Review: Sister Mary’s a Dyke?! (Cahoots Theatre)

Sister Mary

Toronto’s Cahoots Theatre explores the queer and the religious with Sister Mary’s a Dyke?!

Sister Mary’s a Dyke?!, produced by Cahoots Theatre, had its start in life as a monologue for a youth arts program, and unfortunately it still feels like that a lot of the time. There is, however, a strong thread running through about a quarter of the show that has the potential to become a queer camp classic. Playwright and performer Flerida Peña is still quite young so there’s hope for it.

It’s a one act play and for the first forty minutes or so Peña’s character, Abby, a fourteen-year-old at an all-girls’ Catholic school who is starting to recognize her burgeoning lesbianism, wrestles with questions that are pretty played out for an adult with even the remotest knowledge of the issues of religion vs homosexuality. Granted my knowledge is far from remote, but there are all sorts of straight and/or sheltered people who still have access to news sources and know that the Catholic Church condemns homosexuality while it shelters child-molesting priests. The realization of this hypocrisy of this is a big turning point for Abby, and while it is understandable for that to happen to a fourteen-year-old, it was a little tiresome for a jaded thirty-something atheist dyke like myself.

That’s one specific example of the general thrust of the first half of the play. Abby talks to Jesus a lot, which is the conceit that powers the one-woman-showness of it, but it also deprives the audience of seeing her face most of the time, as she looks up into the light that represents the son of the Christian god. This was exacerbated by the fact that the most common area for the Jesus light to appear was off on the end of a stage set up in profile/traverse (audience on two sides.)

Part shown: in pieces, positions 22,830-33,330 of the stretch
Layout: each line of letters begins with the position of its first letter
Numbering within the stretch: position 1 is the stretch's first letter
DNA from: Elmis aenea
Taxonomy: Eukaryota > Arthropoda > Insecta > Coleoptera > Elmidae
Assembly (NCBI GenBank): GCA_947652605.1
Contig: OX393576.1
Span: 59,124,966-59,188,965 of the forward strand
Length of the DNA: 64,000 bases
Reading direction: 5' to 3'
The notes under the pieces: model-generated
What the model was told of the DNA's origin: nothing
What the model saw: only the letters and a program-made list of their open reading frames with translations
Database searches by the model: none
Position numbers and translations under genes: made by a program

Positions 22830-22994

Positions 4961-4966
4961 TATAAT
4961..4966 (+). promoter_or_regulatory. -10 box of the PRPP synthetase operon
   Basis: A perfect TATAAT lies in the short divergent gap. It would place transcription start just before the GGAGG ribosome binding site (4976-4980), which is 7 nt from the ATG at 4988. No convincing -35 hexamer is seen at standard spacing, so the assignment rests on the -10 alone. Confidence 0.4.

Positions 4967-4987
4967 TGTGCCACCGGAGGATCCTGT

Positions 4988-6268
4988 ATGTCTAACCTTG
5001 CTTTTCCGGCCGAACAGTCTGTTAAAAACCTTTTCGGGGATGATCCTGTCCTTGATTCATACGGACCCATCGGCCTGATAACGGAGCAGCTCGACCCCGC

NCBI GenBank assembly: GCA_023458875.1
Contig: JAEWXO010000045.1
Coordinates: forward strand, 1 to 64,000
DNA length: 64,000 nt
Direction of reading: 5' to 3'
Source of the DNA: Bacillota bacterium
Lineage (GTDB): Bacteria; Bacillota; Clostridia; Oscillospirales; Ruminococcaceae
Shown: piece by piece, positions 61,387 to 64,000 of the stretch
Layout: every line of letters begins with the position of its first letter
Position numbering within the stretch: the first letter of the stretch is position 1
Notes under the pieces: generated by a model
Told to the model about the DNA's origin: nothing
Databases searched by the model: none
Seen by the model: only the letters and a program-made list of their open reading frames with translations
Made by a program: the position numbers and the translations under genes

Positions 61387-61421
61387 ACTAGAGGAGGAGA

Once Abby figures it all out and decides that the J-man in the sky must be cool with her making out with her new girlfriend El, then things get interesting. It turns out that El is part of a secret society of lesbian guerillas, headed by the schoolmistress Sister Mary, who are planning to infiltrate the Vatican, and Abby is promptly recruited to join them. The switch from an overly earnest coming out story to a campy fantasy adventure story seemed disjointed, but I was very pleased with the new plot and action.

Peña does some wonderful physical comedy, particularly in a section involving a tent, but this madcap scheme deserves a script that does away with all the navel-gazing that precedes the fun, and a full cast. Abby describes the interpersonal dynamics of her falling out with El when she is appointed to team leader by Sister Mary, and her ensuing new relationship with another of the guerillas named Gabby, but I wanted to watch those frictions play out onstage between characters instead of just hearing about it. Likewise, the whimsical methods of camouflage and subterfuge required to get into the depths of the Vatican would have been hilarious if done by the team that was supposed to be there instead of just one person.

I found the very end to be anticlimactic as well. After all the adventuring we are told that their plan worked, and then it is just Abby talking to Jesus about her life again.

So while there was only a portion of the show that I liked, I feel that portion could itself make an amazing play if that plot were focused on, with the comedy emphasized, and with a cast of four or five.